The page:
Take Five: How to Eat Like a Local in Mexico City

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Take Five: How to Eat Like a Local in Mexico City

In Mexico City, restaurants like Pujol deserve the international applause they receive, but you, the penny pinching true adventurer, are more interested in the authentic and hidden flavors of Mexico City. Forget the hipster neighborhoods and tourist hotspots, take a risk somewhere on the edges; the periphery is where the most vibrant culture can be found. These hideaways are just beyond the famous Condesa and Roma haunts, but their food is on par with those that have received so much praise.

1. The Tamale Man

At night, or very early in the morning, you will hear the call of the tamale man. “Hay tamales, oaxaqueños, tamales calientitos,” he sings. Piping hot tamales and oaxaqueños (like a tamale, but wrapped in a palm leaf rather than a corn husk). Riding through the streets of Mexico City, these mobile tamale men sell their wares from cargo bicycles brimming with tamales, coffee and atole. This is the authentic way to eat tamales in Mexico City. Forget eating fancy tamales.

Coming home from a night out, just when you lose hope of finding something open and you’re about to opt for a packaged sandwich from the corner store, the tamale man’s song catches your ear. These tamale vendors specialize in the famous “torta de tamale,” a tamale shoved into a mini baguette and eaten on the go.

2. La Burrita Marinera

BurritoMarinera1.jpg Photo by Devon Van Houten Maldonado

One Mexico City burrito joint trumps them all, in quality and price. I almost cannot bring myself to type these words and mark an X on the burrito treasure map, because I want all the shrimp and marlin burritos for myself. But the world needs to know about this place, where you get a massive burrito for less than 100 pesos. La Burrita Marinera specializes in seafood burritos, with unlimited salad and drink refills. Not to mention, the ongoing 60-peso promotion for a liter of beer and a ceviche tostada.

Mega-burritos like these are a decidedly American take on the Mexican classic, which consists of a tiny bit of meat wrapped in a flour tortilla. And for once, America didn’t ruin a cuisine with their twist. Lucky for us, those enormous hybrid style burritos made their way back home and U.S. style burrito joints are popping up all over town.

3. Tacos el Güero San Miguel Chapultepec

Again, I hesitate the slightest to hand over this precious jewel of inside information, but such is my passion for these tacos that I wish to sing their praises no matter the consequences. Do not be fooled by other “Tacos Güeros,” “Tacos del Güero” or other variations of which there are many around the city, none compare with the one true Tacos el Güero in the San Miguel Chapultepec neighborhood, on General Jose Moran street, across from the Soriana supermarket.

To declare one taco stand the best of them all is an impossible declaration to make in a city with hundreds of thousands of taco stands, but I declare here publicly that these are the best tacos in all of Mexico City, and possibly the world. Tacos el Güero features the classic suadero (fried beef flank), al pastor (spiced pork) and campechano (mixed) tacos, but their specialty is the bistec taco: two flour tortillas piled high with freshly grilled, thinly sliced beef and a mountain of molten queso Oaxaca (cheese).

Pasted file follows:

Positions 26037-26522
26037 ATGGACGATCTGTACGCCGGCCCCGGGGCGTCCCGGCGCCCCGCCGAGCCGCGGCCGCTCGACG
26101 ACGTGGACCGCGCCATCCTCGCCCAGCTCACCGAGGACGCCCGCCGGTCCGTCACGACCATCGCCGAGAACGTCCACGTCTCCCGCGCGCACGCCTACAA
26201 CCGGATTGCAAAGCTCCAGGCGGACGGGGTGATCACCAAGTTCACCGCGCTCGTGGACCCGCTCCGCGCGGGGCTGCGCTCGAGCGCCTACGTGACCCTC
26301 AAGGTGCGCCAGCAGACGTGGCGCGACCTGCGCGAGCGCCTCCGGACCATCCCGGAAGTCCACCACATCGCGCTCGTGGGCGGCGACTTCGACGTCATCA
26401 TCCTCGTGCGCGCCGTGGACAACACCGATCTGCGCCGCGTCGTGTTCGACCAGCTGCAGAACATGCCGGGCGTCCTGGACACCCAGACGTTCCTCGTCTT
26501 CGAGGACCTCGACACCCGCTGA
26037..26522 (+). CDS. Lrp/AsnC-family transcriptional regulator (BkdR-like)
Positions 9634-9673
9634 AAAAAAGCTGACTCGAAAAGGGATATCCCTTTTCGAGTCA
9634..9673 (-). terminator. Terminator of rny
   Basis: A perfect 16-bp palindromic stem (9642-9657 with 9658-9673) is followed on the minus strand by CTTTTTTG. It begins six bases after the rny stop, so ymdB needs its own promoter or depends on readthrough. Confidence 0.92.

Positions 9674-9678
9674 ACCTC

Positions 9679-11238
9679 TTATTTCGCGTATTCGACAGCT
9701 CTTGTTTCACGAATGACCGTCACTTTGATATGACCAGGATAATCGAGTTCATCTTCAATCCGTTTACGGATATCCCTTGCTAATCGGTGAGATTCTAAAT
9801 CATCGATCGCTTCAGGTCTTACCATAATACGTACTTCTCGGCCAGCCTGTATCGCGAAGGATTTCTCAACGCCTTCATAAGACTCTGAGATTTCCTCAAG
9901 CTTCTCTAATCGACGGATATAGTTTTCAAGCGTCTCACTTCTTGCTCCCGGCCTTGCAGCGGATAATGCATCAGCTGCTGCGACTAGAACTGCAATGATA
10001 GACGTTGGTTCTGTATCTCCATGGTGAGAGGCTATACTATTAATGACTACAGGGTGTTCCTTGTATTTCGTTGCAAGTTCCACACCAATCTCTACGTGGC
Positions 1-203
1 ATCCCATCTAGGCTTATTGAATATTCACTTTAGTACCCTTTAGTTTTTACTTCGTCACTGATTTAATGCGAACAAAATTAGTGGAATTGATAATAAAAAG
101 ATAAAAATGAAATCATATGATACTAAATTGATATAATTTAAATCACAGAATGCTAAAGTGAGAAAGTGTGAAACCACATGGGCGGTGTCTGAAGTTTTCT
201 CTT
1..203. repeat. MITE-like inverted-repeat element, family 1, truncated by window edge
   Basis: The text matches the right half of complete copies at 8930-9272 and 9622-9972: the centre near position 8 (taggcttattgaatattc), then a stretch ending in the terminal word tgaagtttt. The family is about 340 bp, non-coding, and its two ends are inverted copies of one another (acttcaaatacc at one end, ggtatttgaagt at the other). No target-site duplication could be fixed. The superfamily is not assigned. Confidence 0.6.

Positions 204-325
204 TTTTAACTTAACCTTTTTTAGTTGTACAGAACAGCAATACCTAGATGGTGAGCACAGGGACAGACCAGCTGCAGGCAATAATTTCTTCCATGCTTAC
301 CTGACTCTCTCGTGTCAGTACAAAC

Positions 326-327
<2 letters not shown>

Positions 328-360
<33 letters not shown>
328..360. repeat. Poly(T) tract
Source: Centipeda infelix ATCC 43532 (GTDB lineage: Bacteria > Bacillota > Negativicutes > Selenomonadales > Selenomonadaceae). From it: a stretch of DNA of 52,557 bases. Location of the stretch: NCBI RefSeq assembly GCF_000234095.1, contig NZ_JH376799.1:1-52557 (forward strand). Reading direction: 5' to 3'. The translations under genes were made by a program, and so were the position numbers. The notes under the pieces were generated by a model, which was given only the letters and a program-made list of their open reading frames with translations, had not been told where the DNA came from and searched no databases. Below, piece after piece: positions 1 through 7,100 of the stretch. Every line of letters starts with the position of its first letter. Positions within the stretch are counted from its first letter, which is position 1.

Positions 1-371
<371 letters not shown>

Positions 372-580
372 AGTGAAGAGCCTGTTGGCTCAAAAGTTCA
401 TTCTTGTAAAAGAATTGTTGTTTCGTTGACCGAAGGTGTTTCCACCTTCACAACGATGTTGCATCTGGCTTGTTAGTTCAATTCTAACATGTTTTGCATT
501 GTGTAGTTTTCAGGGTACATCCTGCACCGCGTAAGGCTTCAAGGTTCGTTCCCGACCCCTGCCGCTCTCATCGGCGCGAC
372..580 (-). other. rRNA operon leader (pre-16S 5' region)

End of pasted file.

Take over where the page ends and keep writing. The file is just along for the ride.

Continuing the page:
4. Chilakillers

Chilakillers1.jpg Photo by Devon Van Houten Maldonado

Chilaquiles is a classic Mexican breakfast consisting of fried tortilla triangles topped with red or green salsa, cream and cheese. Chilakillers takes the standard dish to a whole new level, topping their chilaquiles with thick juicy cuts of meat, greens or whatever else you might desire. Try the arrachera (steak, not to be confused with bistek) chilaquiles with “campechano” or mixed salsas.

Be warned, these babies come in two sizes—half and full orders. Although the price difference is marginal, a full order will necessitate a nap immediately after. The portions will have you loosening your belt, but the ingredients are fresh and not overly greasy. Chilakillers also offers a variety of other options including freshly squeezed juices, lighter breakfast plates and vegetarian-friendly dishes. The restaurant itself is a sight to behold, with colorful murals and funky décor that opens to the street.

5. Comida Corrida

The everyday lunch of Mexico City’s blue and white-collar workers, “comida corrida” (fast food), is where you get the most bang for your buck, but I’m not talking McDonalds or Burger King. These are classic Mexican meals, usually including a soup to start, rice or pasta, the main dish, dessert and a drink. All for an average price of about 50 pesos. Comida corrida restaurants can be found anywhere in the city and are open from noon to about 4 p.m.

The main staples are prepared in the morning and the entrees are prepared to order. There are usually about five options to choose from and the menu varies daily, depending on the time of year and what ingredients the chefs pick up that day. These neighborhood restaurants are often unpredictable, with some of the best meals in Mexico City being served up in some of the most inconspicuous or improvised spaces. Just look for signs that say “comida corrida” or “menu.”

Top and lead photo courtesy of Chilakillers.

Devon Van Houten Maldonado is a writer, painter and runner from Boulder, Colorado, currently living and working in Mexico City.

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